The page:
The first stop was Fort Kaskaskia.  Only the foundation remains, but the view of the river is awesome.  We gathered for a picture, and a gentleman offered to take the photo so we could all be in the picture.  You meet the nicest people when on a Honda.  We maneuvered through the twisty hills to Fort Du Chartres in Prairie du Rocher (prairie of the rocks).  Most had never been there, and all were pleasantly surprised.  The fort had been restored to its original configuration.  What they saw was a stone fort restored in 1997 based on the original plans.  The first fort was a wooden structure built centuries ago.  They soon discovered that the humidity and moisture from the river below would rot the wooden foundation.  The limestone bluffs presented a new idea and materials.  Some of the original stone foundations can still be viewed centuries later, a testament to the skill and planning that went into building the original fort.

Photo courtesy Gilligan and Navigator

We were also surprised to find a large gathering of boy scouts camped around the fort.  The scouts were involved in teamwork building exercises, and they was enjoying the outing as much as we.  You have no idea how many youthful “nice bike” comments we received.  Two of the leaders were camped in a teepee, and as I posed for a photo next to the teepee, one on them suggested I put on the headdress.  Gilligan delighted in this one, calling me “Chief” from that point forward.  We stayed at the Fort for over an hour, discovering its heritage, and reveling in its history.

It was decided that we would ride along the bluffs in the distance on the way back to Chester, IL. It was a good decision.  As we traveled along at the base of the majestic limestone bluffs, everyone’s attention was drawn skyward.  Various wild flowers peaked from the nooks and crannies creating a kaleidoscope of abundant colors.  Eagles circled overhead, perhaps protecting their nests from our rude intrusion into their world.  And when we passed openings in the bluffs, temperatures plummeted as the cool breezes flowed from the caves.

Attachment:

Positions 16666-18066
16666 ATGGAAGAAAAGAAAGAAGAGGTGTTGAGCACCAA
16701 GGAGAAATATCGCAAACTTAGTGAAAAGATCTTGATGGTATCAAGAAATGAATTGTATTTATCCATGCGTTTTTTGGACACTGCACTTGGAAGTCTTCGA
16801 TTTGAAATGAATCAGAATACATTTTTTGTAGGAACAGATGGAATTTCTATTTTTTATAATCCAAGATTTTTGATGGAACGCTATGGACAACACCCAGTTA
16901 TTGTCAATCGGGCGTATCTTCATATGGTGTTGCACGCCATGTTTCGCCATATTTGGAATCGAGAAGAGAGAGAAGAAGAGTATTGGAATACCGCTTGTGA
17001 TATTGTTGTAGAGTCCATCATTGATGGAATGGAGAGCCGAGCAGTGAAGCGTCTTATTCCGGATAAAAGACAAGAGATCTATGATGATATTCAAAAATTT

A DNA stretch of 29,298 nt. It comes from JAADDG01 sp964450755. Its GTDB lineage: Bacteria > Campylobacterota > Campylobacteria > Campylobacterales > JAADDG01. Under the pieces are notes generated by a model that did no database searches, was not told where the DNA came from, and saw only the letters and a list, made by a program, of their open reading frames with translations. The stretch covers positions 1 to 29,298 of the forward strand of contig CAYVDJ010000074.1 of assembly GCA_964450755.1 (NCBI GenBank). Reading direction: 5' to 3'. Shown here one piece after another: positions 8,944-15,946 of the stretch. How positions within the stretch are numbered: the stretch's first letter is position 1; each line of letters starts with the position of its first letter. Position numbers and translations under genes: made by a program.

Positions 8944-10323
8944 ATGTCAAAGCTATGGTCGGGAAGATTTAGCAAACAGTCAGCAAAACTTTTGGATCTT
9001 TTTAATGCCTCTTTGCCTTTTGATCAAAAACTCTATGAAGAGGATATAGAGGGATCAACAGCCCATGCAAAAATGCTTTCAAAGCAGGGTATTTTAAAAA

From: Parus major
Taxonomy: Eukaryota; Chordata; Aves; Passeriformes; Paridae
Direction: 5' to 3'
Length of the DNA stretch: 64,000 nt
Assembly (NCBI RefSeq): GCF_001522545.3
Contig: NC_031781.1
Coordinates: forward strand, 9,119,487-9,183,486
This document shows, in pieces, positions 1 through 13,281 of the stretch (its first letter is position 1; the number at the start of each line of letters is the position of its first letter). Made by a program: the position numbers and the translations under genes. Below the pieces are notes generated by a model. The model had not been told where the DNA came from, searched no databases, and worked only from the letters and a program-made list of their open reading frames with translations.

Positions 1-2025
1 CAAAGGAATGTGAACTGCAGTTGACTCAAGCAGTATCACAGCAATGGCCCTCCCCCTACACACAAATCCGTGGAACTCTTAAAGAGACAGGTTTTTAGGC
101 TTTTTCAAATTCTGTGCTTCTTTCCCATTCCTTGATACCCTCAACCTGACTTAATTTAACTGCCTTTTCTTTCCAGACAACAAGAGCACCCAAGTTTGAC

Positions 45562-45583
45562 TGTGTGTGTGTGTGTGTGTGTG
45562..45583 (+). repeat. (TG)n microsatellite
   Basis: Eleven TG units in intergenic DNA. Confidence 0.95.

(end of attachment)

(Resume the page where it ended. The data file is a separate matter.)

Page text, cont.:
I saw the red-wing blackbirds perched on the long weeds extending from the ditch at the side of the road and I thought of Parsig and Phadrus.  All was right with the world for this brief moment of Zen.  Ahead, was the tiny village of Prairie du Rocher.  As we passed an ancient gas station, it beckoned to us, but fought the impulse to turn in and passed by the tiny garage with two glass-topped pumps.  We were hungry.  Perhaps, next time.  That is the beauty of motorcycling because everyone knows they will definitely be a next time.  We continued through Modoc, to Chester, finally, to Reid’s Harvest House Smorgasbord.  It was a perfect respite from the ride.  Everyone was seated at the same table and we talked about the ride and what we saw this day.  This too adds to the lure of the Valkyrie.  But the adventure was not yet over.

Photo courtesy Gilligan and Navigator

As we left Reid’s, we rode a few miles to the Mary’s River Covered Bridge on Rt. 150.  We posed for a picture, crossed the bridge on foot, admired its workmanship, and rested.  It was decided that Zuke would take the group southward back to Herrin and Marion, and Highlander would take the Northern route to assist Gilligan and Navigator on their homeward trip.  If the truth were known, Navigator really did not require any assistance, sine she knew exactly where she was going; but Highlander provided company for the first stage of their trip home.  He did however take them on a detour around highway construction through the Captain Mine road.  I doubt that either realized that the beautiful sights along the road were actually reclaimed lands from the Arch Coal Company’s reclamation project that was a milestone in such technologies.  Anyone who has watched a space shuttle launch would also remember the huge apparatus that brings the giant rocket to it’s mooring.  Every inch of it was copied from the plans for the huge dragline that was used at this mine when it was in operation.   I rode with them to Route 14, then, reluctantly waved good-bye as they continued home.  A few hours later, as is the custom, everyone posted that they were home safe.  Now, how do we top this next month?  It should not be difficult because we are in Southern Illinois and we are The Valks of Little Egypt..